Melissa Rogers speaks to press
A Baptist church-state expert named to head a White House office says she will bring a Baptist point of view but work with people of different faiths.
By Robert Dilday
The new head of the White House Office of Faith-Based and Neighborhood Partnerships told reporters March 22 she values Baptists’ “special gift to the nation” -- religious liberty -- and looks forward to tackling religious liberty issues in her new role.
Melissa Rogers, a Baptist church-state expert who has been on the faculty of Wake Forest University School of Divinity, said in a conference call organized by the White House that she both understands the Baptist “point of view” and aims to work with adherents of “different faiths and none.”
“Baptists have always joined hands across lines with those of many faiths and those who don’t claim faith and have a commitment to the common good,” said Rogers. “The Baptist history of religious liberty is a special gift to the nation and I look forward to working on religious liberty issues in this new role.”
Rogers, who was appointed March 13, had been director of the Center for Religion and Public Affairs at Wake Forest, where she also taught courses on church-state relations and Christianity and public policy. She is a former general counsel for the Baptist Joint Committee for Religious Liberty and is a member of Columbia Baptist Church in Falls Church, Va.
The office is tasked with forming partnerships between government and nonprofit organizations -- both faith-based and secular -- to meet human needs.
Among the first issues Rogers will face will be whether faith-based partners, which receive federal money, can continue to hire or fire staff on the basis of religion -- a contentious issue since President George W. Bush created the office in 2001.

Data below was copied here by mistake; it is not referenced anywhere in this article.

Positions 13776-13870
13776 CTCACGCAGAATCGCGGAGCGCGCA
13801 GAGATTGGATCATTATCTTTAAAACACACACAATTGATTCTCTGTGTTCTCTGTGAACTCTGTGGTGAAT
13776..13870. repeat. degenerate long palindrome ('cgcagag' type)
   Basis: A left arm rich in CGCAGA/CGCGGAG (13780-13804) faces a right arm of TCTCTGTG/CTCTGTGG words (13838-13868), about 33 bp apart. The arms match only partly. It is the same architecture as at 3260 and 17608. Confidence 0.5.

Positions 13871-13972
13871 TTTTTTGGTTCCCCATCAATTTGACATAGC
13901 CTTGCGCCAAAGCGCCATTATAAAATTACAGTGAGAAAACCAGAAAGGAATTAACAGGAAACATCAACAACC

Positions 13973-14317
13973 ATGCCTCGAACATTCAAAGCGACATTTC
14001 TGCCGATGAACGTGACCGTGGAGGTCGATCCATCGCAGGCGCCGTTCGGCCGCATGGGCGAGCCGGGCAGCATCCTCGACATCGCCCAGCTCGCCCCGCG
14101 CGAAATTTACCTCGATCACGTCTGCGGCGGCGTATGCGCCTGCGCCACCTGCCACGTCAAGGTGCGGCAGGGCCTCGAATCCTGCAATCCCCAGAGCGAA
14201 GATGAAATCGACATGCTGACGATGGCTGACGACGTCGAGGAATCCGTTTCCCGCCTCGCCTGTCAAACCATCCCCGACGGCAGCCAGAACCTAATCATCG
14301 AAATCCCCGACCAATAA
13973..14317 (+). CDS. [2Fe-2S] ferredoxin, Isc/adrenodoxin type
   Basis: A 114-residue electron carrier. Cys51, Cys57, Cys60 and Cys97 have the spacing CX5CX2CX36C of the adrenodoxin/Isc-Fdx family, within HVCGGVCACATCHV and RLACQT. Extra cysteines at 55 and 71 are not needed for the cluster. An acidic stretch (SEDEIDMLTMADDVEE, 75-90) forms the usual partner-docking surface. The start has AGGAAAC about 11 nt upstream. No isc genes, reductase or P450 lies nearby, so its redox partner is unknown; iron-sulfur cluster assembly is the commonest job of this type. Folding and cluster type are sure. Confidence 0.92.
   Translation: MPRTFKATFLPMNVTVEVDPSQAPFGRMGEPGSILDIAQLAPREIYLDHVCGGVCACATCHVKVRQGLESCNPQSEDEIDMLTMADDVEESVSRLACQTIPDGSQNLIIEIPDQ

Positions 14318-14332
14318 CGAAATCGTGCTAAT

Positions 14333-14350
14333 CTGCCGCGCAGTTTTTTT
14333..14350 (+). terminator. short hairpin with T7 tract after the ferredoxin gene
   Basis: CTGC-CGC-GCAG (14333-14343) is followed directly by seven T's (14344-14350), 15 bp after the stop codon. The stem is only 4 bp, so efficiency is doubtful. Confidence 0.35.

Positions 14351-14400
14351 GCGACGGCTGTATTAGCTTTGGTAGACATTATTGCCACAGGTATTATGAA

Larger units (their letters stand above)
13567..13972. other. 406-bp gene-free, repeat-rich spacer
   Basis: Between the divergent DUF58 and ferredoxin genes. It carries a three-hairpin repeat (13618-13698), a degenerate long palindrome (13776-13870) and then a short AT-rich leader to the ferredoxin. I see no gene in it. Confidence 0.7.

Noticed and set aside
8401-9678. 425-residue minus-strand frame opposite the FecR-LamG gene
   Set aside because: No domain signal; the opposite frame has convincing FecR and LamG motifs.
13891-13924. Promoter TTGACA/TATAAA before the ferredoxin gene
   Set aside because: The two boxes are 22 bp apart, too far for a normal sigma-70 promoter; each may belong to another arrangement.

In the past, she has disagreed with the current policy. “While I believe religious organizations should have full freedom to make religious calls regarding jobs subsidized by tithes and offerings, when government-funded jobs are involved, I believe the calculus changes,” the New York Times quoted her as saying in 2011.
But asked twice about the issue in the March 22 conference call, Rogers said the administration is still reviewing the policy and “I will carry out President Obama’s views on this.”
In response to another question, Rogers acknowledged tensions between the administration and Catholics over the contraception mandate, but said she hopes her work over the years with the Catholic Conference of U.S. Bishops and “scores of Catholic friends” will provide a basis for working together.
“I’m really looking forward to reaching out to these folks and making new friends,” she said. “I want to work with them to promote the common good and address these issues in the most positive way possible.”
Rogers said she anticipates ramping up the office’s partnerships in combating human trafficking, malaria and tuberculosis, making flu vaccinations more accessible, recruiting volunteers in public schools and challenging college students to be more deeply engaged in service projects.
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